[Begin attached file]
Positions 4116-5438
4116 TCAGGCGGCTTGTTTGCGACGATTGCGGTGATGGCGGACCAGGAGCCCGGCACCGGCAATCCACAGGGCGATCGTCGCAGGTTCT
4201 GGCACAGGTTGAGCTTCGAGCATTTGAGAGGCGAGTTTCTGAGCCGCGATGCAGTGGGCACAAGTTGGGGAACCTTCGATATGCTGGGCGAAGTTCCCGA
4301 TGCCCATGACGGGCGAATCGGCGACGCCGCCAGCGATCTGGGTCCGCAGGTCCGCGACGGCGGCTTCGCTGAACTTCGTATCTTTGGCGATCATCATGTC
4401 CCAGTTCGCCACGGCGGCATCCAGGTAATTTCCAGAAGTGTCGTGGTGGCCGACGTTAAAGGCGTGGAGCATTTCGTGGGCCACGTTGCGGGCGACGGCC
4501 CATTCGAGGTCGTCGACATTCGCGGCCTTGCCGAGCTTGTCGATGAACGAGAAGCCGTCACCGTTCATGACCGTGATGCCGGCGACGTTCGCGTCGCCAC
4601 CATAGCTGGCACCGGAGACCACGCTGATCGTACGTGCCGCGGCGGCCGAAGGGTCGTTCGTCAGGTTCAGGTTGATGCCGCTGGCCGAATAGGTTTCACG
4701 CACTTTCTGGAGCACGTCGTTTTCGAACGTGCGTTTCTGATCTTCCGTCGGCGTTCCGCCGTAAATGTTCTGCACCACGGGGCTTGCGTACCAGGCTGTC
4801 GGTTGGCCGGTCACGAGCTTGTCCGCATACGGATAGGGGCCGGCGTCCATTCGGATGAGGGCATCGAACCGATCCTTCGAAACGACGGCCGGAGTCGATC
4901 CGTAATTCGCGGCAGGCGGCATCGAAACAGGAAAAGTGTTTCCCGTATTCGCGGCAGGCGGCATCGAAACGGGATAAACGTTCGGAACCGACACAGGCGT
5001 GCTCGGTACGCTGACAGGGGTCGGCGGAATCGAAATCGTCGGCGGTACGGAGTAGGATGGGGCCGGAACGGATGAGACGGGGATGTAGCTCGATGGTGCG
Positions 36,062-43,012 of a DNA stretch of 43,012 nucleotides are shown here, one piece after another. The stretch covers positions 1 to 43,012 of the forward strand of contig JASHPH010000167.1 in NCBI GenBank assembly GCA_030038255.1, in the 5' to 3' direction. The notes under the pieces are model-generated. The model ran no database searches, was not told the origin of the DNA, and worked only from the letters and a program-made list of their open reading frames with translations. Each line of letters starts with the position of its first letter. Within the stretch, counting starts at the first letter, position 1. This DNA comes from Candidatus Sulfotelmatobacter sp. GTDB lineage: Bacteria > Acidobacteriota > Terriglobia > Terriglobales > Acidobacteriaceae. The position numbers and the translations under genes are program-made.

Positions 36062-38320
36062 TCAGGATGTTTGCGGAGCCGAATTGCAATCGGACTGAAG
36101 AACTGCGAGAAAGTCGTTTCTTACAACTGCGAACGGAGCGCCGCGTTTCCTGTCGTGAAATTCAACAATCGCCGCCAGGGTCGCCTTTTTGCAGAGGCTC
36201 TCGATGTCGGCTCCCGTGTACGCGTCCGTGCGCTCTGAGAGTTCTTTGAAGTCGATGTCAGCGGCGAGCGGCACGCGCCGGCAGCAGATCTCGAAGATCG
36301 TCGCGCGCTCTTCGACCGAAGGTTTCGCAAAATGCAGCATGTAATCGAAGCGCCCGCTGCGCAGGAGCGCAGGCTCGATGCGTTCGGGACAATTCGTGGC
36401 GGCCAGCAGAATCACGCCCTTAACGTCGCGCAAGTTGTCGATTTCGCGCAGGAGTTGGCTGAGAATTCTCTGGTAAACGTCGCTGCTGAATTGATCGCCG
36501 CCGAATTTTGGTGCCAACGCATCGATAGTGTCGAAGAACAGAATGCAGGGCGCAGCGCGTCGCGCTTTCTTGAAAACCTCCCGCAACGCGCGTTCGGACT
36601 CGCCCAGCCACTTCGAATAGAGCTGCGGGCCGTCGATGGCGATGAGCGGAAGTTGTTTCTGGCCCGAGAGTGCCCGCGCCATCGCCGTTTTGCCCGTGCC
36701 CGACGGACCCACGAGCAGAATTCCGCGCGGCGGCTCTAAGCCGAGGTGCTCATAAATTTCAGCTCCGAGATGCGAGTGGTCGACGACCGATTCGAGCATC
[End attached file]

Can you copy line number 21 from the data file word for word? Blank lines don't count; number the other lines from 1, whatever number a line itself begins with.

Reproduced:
36701 CGACGGACCCACGAGCAGAATTCCGCGCGGCGGCTCTAAGCCGAGGTGCTCATAAATTTCAGCTCCGAGATGCGAGTGGTCGACGACCGATTCGAGCATC